Godfrey of Hohenstaufen

Godfrey of Hohenstaufen, known in Italian as Goffredo, Gotofredo or Gotifredo (died 9 October 1194), was Patriarch of Aquileia in northern Italy from 1182 to 1194. He was a supporter of the Imperial party in its disputes with the Pope. He was involved in a war with the neighboring commune of Treviso, which was unresolved at his death.

Godfrey of Hohenstaufen
Patriarch of Aquileia
denaro with Godfrey standing facing, holding staff and book of Gospels with lettering
Installed1182
Term ended9 October 1194
PredecessorUlrico di Treven
SuccessorPellegrino II
Personal details
Died9 October 1194
Udine
NationalityGerman

Early years

Godfrey was of German origin, a Ghibelline from the house of Hohenstaufen.[1] The first record of him is from 1176, when he was abbot of Sesto.[2] This Benedictine abbey was within the jurisdiction of Aquileia. The influence of painters from Aquileia is still visible in the head and wings of an archangel that has survived in the chapel of the archangel Michael in the abbey.[3] In 1177 he was a participant in the Treaty of Venice between the Emperor Frederick Barbarossa (r. 1155–1190) and Pope Alexander III (r. 1159–1181), which indicates he was already occupying an important position in church affairs.[2]

Patriarch

Imperial affairs

Godfrey succeeded Ulrico di Treven as Patriarch of Aquileia in 1182.[4] In this role, he was legally a German prince, since Aquileia was within German territory.[5] Godfrey was a supporter of the emperor Frederick Barbarossa. In 1183 he contracted a loan for the emperor with the Pavian family of Isembardi.[6] This was just before the Peace of Constance, signed on 23 June 1183 between the emperor and the Italian communes, and may have been used by Frederick's envoys to sweeten the negotiations.[2]

On 27 January 1186 1186 Godfrey crowned the emperor's son, Henry of Swabia, as King of Italy in the Basilica of Sant'Ambrogio, Milan. Henry of Swabia was the future Emperor Henry VI.[7] Godfrey's action drew the anger of the former Bishop of Milan, Pope Urban III, who felt that he should have been the one to perform the ceremony.[1] The pope suspended Godfrey and all the ecclesiastics who attended the ceremony from divine office. This disagreement was short-lasting, and later that year when the diocese of Capodistria was established the pope stressed that it would be subordinate to Aquiliea.[2] In 1190 the emperor Frederick Barbarossa named Godfrey the Imperial Vicar and left on the Third Crusade.[1] Barbarossa died on 10 June 1190. Godfrey accompanied Henry VI to Rome where he was crowned emperor in April 1191.[2]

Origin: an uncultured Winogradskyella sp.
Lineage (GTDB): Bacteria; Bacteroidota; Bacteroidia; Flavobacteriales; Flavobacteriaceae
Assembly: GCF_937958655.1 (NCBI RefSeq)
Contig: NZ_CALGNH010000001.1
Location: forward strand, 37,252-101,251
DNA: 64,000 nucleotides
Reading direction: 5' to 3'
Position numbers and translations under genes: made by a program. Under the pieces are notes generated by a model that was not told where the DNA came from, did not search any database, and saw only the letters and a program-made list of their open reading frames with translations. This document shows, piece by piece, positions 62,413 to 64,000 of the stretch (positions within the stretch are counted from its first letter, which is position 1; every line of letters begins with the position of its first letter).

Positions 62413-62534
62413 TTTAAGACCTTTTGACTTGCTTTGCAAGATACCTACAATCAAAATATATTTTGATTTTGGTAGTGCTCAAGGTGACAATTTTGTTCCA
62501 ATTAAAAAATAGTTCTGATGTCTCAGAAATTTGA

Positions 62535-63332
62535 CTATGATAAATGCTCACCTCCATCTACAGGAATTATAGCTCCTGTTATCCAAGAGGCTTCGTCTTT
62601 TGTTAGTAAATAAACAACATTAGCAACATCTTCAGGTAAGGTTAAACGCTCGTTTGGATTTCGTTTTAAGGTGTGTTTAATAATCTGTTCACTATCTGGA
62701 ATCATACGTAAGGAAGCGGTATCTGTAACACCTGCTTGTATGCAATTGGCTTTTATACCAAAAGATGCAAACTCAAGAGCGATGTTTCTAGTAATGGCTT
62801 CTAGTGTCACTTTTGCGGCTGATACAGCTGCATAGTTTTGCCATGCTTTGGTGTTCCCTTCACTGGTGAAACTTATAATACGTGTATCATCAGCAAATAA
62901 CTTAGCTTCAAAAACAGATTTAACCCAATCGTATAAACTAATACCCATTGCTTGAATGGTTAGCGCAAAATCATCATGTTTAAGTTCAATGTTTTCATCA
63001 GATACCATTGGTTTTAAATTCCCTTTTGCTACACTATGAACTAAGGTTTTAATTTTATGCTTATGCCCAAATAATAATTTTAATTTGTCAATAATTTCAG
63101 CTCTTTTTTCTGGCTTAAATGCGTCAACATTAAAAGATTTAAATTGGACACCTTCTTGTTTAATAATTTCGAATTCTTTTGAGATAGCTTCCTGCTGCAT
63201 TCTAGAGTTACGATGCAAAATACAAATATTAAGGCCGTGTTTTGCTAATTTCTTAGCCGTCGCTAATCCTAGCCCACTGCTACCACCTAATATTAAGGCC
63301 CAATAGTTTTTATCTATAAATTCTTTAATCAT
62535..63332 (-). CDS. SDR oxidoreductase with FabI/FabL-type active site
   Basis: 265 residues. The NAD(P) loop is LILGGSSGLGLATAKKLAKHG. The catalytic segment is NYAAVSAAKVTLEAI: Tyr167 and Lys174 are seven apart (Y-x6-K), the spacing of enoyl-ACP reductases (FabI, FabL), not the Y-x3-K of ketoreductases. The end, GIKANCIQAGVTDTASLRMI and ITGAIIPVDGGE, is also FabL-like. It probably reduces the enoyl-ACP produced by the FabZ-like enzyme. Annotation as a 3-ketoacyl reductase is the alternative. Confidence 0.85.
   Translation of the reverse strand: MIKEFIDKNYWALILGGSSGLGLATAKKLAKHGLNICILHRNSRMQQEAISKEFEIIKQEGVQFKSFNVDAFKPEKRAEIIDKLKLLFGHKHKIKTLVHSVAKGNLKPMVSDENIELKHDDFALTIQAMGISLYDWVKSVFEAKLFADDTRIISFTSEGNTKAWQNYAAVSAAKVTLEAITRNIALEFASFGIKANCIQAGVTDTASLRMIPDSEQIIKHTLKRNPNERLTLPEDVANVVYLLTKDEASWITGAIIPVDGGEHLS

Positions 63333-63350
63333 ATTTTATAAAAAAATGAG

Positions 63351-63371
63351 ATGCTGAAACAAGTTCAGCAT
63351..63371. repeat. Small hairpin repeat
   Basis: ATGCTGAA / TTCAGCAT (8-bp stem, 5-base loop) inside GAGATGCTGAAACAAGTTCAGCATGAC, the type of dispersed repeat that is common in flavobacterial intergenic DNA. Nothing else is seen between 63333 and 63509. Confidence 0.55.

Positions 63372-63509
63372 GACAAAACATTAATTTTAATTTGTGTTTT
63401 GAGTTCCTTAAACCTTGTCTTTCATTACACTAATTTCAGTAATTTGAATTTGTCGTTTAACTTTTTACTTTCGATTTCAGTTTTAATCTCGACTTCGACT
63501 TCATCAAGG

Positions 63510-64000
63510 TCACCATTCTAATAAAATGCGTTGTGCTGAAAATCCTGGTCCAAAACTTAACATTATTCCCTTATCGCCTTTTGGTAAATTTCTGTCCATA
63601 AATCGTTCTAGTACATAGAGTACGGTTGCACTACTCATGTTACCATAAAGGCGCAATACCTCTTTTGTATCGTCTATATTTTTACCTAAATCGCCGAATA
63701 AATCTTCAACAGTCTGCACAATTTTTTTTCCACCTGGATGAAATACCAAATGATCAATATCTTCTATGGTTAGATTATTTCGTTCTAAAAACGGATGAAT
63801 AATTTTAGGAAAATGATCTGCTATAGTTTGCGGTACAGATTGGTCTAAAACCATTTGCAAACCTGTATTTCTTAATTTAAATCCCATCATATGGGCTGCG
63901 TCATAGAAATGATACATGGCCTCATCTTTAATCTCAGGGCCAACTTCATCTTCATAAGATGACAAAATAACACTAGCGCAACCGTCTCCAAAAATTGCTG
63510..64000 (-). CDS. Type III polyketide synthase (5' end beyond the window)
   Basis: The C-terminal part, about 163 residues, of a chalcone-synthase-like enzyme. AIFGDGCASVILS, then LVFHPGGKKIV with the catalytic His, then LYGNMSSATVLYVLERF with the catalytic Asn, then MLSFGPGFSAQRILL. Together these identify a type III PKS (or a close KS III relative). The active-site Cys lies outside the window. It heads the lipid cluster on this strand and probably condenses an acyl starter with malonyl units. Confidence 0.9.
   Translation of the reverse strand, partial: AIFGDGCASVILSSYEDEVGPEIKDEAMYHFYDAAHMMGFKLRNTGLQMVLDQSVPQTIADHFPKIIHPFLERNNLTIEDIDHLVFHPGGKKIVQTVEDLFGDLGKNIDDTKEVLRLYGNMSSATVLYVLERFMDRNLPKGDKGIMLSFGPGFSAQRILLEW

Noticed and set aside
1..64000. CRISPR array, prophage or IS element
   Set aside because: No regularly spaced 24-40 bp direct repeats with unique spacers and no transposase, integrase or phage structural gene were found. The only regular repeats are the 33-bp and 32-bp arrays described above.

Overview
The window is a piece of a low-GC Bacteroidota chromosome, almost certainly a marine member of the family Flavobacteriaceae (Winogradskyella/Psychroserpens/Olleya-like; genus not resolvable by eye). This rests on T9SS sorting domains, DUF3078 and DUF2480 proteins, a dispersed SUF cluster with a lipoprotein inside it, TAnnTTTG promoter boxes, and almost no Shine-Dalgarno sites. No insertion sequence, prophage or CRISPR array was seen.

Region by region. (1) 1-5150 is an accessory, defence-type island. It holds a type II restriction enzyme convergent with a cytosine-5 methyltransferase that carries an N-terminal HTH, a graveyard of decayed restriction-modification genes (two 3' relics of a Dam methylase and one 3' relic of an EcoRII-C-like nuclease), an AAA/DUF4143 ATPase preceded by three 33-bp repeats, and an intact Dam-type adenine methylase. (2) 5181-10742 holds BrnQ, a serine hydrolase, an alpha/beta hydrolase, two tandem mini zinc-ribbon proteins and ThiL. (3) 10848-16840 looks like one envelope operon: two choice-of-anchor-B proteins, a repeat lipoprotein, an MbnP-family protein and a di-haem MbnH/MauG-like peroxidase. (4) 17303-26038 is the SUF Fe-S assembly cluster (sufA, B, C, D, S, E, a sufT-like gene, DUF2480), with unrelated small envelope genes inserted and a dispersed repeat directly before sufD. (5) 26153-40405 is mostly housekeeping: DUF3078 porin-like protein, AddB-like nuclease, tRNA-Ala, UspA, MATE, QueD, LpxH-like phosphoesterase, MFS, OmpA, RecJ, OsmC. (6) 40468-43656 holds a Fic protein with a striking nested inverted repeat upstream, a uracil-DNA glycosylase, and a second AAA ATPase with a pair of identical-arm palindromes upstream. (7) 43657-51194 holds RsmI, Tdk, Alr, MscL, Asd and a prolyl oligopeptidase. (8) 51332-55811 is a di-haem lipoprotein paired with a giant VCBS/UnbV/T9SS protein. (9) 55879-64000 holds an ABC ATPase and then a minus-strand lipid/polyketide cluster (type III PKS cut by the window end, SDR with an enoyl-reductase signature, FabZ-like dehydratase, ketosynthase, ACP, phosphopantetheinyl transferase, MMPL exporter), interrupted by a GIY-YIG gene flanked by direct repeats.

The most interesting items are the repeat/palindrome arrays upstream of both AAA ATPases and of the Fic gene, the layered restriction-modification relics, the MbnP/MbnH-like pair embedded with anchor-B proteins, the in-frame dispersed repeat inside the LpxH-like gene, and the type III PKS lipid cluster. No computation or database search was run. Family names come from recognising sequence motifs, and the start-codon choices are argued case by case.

Local disputes

Godfrey was temporal ruler of Friuli, Istria and Giapidia. He was the first patriarch to place his name on the coins of Aquileia, a practice that was continued by his successors. In 1183 he began a war with the neighboring commune of Treviso for control of the dioceses of Belluno, Ceneda and Feltre.[1] In 1193 the municipality of Treviso plundered the lands of Feltre, Ceneda e Belluno. Godfrey responded by devastating seventy villages in Treviso.[1]

Godfrey died on 9 October 1194 leaving his successor, Pellegrino II, huge debts and an ongoing war with Treviso.[1]

References

Citations

Sources

  • Bannato, U. (11 February 2008). "I Patriarchi Ghibellini di Aquileia". Retrieved 2013-11-30.
  • Berto, Luigi Andrea (2002). "GOTOFREDO (Gotifredo, Goffredo)". Dizionario Biografico degli Italiani. 58. Treccani. Retrieved 2013-11-30.
  • Dale, Thomas E. A. (1997). Relics, Prayer, and Politics in Medieval Venetia: Romanesque Painting in the Crypt of Aquileia Cathedral. Princeton University Press. ISBN 978-0-691-01175-2. Retrieved 2013-12-01.
  • Goffrédo patriarca di Aquileia. Treccano. Retrieved 2013-11-30.
  • Marin, Eugenio (2002). "Omnes Plebes Cum Capellis Suis". La Pieve di Sant'Andrea di Cordovado e le circoscrizioni plebanali del Basso Concordiese. Eugenio Marin. GGKEY:59Z73AZULN2. Retrieved 2013-12-01.
  • Mons, Gislebertus of (2005-01-01). Chronicle of Hainaut. Boydell Press. ISBN 978-1-84383-120-4. Retrieved 2013-12-01.
  • "Patriarchal See of Aquileia". GCatholic. Retrieved 2013-11-29.
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